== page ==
These forward-looking statements reflect beliefs, estimates and predictions as of today, and Brocade expressly assumes no obligation to update any such forward-looking statements. Certain financial information that we review on today's conference call is presented on a non-GAAP basis.

The most directly comparable GAAP information, and reconciliation between the non-GAAP and GAAP figures, is provided in our Q2 '07 press release, which has been furnished to the SEC on Form 8-K, and in the corresponding Q2 '07 slide presentation on our website.

Note that beginning this quarter, the slides will be automatically advanced as part of the webcast presentation, and a PDF version will be posted just after the call concludes. In addition, the presenters will discuss sell-through information, which provides a measure of OEM and channel partners' sales to end-users.

Brocade does not record revenue based upon OEM sell-through information, and this measure is not intended to be viewed as a substitute for reported GAAP revenue. Sell-through is a measure of demand, but is not a GAAP measurement of revenue, and therefore, is not subject to the same level of internal controls as reported GAAP revenue.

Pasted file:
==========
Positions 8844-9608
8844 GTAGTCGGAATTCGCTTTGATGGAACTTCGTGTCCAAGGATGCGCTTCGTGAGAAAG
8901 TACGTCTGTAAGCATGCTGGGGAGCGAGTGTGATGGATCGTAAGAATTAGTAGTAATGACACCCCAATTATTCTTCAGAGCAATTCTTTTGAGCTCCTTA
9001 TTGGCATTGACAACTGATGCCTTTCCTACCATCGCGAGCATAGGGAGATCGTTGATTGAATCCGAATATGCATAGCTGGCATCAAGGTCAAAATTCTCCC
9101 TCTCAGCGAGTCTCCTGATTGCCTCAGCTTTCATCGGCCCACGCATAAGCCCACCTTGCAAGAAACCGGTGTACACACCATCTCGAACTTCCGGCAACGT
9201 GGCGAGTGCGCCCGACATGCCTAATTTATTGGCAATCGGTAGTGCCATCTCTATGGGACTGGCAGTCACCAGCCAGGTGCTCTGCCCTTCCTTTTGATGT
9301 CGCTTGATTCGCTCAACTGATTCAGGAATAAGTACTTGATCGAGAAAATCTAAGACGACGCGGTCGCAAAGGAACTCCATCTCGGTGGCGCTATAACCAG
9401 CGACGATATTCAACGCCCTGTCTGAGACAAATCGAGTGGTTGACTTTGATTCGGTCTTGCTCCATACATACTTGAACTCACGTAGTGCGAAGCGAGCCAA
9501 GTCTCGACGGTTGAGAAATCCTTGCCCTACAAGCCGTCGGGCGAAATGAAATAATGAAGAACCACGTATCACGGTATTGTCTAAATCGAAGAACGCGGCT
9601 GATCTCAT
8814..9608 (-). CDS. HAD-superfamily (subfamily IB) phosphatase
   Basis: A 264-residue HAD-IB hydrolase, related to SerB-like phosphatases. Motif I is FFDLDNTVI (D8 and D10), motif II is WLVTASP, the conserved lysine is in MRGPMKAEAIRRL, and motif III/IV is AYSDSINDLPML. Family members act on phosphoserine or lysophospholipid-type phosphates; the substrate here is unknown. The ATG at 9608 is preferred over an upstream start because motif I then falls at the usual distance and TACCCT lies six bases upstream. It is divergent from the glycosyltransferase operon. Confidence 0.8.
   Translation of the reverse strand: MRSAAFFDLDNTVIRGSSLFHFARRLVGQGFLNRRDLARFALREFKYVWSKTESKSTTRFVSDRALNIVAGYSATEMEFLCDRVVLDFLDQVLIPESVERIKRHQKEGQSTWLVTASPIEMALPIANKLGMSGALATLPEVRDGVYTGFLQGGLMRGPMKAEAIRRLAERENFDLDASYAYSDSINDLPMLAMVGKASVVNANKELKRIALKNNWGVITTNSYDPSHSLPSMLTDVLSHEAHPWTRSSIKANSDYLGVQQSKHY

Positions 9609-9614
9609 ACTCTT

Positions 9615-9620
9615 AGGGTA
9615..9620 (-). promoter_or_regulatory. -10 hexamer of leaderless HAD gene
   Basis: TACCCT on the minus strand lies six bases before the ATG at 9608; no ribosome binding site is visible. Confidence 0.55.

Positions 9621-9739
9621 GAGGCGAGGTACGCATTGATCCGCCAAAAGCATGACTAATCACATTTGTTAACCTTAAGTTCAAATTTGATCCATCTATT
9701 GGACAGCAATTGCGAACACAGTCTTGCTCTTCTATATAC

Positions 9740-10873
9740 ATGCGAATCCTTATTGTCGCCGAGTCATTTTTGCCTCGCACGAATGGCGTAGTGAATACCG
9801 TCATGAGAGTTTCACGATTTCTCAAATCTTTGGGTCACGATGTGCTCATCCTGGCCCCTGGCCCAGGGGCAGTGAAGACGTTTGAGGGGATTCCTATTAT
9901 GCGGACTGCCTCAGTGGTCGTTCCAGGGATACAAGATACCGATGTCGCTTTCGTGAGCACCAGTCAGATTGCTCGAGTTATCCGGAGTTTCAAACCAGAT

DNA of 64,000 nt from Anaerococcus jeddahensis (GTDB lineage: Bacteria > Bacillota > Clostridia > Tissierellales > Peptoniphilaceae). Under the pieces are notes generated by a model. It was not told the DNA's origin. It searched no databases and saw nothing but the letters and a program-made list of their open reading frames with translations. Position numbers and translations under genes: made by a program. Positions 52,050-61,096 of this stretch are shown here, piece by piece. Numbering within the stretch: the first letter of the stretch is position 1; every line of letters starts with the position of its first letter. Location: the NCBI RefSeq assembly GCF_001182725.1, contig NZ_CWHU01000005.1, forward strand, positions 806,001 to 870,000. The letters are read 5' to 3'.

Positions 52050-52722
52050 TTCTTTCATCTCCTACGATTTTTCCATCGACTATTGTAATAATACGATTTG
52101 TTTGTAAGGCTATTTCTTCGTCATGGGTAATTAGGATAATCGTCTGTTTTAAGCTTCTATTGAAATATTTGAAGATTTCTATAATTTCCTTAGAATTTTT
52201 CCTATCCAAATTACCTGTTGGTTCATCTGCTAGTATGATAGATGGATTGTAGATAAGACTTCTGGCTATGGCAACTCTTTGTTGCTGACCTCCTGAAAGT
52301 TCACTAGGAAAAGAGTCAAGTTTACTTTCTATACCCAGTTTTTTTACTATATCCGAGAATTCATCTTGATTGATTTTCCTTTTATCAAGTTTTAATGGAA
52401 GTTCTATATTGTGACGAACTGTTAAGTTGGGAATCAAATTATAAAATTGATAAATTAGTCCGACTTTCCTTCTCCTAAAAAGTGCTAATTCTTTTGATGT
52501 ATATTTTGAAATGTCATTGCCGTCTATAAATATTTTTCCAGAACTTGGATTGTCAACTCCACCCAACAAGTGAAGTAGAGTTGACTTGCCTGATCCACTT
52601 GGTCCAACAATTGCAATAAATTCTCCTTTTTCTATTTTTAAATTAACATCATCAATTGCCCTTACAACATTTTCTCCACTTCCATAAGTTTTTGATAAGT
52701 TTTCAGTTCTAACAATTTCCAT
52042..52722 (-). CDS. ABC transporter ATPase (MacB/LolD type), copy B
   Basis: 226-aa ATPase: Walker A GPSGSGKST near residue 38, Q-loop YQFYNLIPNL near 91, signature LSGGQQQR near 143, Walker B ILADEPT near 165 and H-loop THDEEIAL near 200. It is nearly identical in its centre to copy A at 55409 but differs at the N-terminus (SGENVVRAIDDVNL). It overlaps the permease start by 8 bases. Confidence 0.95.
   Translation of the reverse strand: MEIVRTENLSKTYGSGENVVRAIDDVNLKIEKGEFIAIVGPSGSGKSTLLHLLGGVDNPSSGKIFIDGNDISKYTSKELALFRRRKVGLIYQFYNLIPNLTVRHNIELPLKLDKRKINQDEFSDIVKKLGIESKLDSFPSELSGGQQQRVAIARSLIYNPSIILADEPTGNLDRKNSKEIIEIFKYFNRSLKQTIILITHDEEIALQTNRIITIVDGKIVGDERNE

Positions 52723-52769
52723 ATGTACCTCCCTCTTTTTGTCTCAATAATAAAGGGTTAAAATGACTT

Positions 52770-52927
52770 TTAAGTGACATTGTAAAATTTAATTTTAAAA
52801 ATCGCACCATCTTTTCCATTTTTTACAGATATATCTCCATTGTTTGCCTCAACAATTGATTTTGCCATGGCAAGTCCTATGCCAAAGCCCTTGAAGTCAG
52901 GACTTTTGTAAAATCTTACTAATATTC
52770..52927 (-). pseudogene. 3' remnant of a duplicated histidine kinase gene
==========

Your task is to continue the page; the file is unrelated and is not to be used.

The second quarter of fiscal 2007 is the first combined quarter for Brocade and McDATA. In accordance with purchase accounting, we have not restated prior quarter financials to include McDATA, and therefore, the comparisons we will refer to in this presentation do not reflect McDATA's historical results.

Finally, in Q2, Brocade service revenue was greater than 10% of total Company revenue for the first time. As a result, we have broken out service revenue in accordance with segment reporting requirements.

I will now turn the call over to Mike.

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Michael Klayko

Thank you, Shirley. Good afternoon, everyone, and thanks for joining us. Today, I will briefly discuss Q2 results, and update you on our growth initiatives. Following my remarks, Richard will review the Q2 financials in detail, provide an update on the McDATA integration, and share our outlook for the third quarter of fiscal 2007.

I am very pleased with our second-quarter performance. We were able to deliver strong results in our first quarter of combined operations, despite it being historically a seasonally soft quarter.